Germany has announced that it is opposing the inclusion of investor-state dispute settlement (ISDS) in the TTIP. Brigitte Zypries, a German junior Economy Minster, recently advised the German parliament that “special investment protection rules are not necessary” in the TTIP because “US investors in the European union have sufficient legal protection in the national courts.” This announcement will present another complication for TTIP investment negotiators, particularly as France has previously expressed its opposition to including ISDS in the TTIP.
Germany’s announcement appears to represent a stark reversal of its long-held position in support of expansive, robust investment treaties providing for strong ISDS. In fact, Germany has entered-into more Bilateral Investment Treaties than any other nation to date.
Germany’s recently announced opposition to the inclusion of ISDS in the TTIP contrasts with publicly expressed support from the European Commission and the Office of the United States Trade Representative (USTR). Lead TTIP negotiators voiced strong support for ISDS at the conclusion of the most recent TTIP round earlier this month in Brussels. ISDS also is strongly supported by both the American and European business communities, and both the American Chamber of Commerce to the EU and BusinessEurope have publicly urged that ISDS be included in the TTIP.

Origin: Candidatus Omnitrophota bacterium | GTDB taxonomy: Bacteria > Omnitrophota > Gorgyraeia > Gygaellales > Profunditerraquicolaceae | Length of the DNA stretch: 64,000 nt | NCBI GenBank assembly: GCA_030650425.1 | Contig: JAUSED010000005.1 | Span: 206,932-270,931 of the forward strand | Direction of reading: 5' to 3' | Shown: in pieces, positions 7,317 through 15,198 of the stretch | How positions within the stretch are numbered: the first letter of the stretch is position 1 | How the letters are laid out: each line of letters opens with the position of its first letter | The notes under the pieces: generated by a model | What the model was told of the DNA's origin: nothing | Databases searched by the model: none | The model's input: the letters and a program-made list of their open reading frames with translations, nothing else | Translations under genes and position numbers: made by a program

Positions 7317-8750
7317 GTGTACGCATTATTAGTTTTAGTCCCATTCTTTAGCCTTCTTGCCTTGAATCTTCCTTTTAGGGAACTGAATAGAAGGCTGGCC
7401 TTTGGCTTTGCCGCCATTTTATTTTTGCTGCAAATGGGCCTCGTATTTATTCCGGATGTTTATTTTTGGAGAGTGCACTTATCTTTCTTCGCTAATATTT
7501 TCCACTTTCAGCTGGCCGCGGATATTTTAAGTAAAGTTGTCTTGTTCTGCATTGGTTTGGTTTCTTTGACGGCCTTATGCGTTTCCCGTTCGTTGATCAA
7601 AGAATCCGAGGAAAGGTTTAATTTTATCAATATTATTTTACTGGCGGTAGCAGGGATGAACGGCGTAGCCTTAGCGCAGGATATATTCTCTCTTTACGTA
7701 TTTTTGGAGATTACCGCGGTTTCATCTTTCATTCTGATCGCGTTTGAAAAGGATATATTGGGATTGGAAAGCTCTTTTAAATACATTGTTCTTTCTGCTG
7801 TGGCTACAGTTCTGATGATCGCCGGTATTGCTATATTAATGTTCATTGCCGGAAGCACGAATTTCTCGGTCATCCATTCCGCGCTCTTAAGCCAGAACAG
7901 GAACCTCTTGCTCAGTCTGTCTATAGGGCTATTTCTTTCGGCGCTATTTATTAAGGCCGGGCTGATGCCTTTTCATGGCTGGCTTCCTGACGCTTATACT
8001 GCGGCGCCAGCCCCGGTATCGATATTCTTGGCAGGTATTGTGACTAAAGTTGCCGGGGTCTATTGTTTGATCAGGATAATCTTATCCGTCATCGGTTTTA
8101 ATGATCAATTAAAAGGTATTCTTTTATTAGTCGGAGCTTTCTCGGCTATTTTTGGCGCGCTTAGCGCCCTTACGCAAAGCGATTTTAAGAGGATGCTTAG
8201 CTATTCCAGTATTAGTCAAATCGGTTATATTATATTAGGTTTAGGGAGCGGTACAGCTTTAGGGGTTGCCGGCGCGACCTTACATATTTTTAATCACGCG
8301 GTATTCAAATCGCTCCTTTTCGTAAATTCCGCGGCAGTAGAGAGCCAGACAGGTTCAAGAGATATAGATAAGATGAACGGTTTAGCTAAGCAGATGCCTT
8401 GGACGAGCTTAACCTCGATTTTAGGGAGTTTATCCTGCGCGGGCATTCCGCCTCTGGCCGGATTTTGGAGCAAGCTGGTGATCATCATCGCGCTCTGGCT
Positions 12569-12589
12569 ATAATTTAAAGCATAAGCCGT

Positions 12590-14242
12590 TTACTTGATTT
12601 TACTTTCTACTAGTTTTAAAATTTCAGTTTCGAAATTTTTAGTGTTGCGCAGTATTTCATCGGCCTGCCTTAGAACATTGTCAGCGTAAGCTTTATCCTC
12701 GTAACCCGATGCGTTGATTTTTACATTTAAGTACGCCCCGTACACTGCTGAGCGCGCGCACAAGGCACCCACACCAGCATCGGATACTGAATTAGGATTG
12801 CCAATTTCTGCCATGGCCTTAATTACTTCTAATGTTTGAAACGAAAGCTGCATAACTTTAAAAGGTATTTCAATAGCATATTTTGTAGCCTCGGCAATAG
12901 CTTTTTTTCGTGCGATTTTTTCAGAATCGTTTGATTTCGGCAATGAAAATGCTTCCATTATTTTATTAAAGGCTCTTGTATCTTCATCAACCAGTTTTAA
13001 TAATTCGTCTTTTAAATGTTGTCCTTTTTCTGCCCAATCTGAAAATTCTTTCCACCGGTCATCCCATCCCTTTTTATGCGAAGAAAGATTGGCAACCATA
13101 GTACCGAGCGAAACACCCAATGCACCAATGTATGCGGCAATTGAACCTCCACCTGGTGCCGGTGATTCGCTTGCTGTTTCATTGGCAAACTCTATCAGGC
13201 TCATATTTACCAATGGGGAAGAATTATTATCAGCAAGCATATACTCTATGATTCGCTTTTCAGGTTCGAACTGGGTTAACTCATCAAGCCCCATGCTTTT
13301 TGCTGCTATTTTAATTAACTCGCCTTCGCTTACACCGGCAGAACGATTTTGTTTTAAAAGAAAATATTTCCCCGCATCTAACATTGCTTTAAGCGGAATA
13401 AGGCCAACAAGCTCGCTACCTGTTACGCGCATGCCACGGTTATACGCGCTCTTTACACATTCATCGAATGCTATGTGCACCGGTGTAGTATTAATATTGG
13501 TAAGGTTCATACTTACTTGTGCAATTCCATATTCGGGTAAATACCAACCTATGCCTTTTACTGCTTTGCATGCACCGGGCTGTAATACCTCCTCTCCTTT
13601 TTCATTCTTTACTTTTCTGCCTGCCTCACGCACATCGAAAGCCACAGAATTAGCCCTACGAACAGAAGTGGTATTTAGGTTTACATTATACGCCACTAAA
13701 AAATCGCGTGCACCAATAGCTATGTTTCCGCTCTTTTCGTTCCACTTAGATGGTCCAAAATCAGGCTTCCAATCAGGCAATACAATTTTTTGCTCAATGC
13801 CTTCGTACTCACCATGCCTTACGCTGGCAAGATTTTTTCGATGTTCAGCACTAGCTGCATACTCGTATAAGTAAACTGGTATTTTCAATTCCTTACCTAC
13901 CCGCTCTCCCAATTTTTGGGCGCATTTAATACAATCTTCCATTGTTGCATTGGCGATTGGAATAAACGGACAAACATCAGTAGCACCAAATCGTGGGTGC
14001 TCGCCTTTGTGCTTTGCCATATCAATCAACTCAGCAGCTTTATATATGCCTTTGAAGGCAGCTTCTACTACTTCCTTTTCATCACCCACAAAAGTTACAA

Germany’s announcement highlights the challenges facing TTIP negotiators, and a confrontation over ISDS is somewhat surprising in light of the strong, mutual interest of the US and EU in promoting investment protections. Further progress in the TTIP on this issue, however, will have to wait for the conclusion of the EU pause of investment chapter talks announced in January to allow the European Commission to undertake a three-month long public consultation on the proposed investment chapter. Because the European Commission published the public consultation questionnaire on March 27, 2014, the EU pause will last until late-June at the earliest. The U.S. business community has strongly urged the U.S. Government not to conduct a similar review in light of the Obama Administration’s three-year assessment of U.S. investment policy that produced the 2012 U.S. Model Bilateral Investment Treaty. The Office of the US Trade Representative recently acknowledged its 2009-2012 formal consultation process on investment policy and emphasized its consistent engagement with stakeholder, legislators, and the public on TTIP.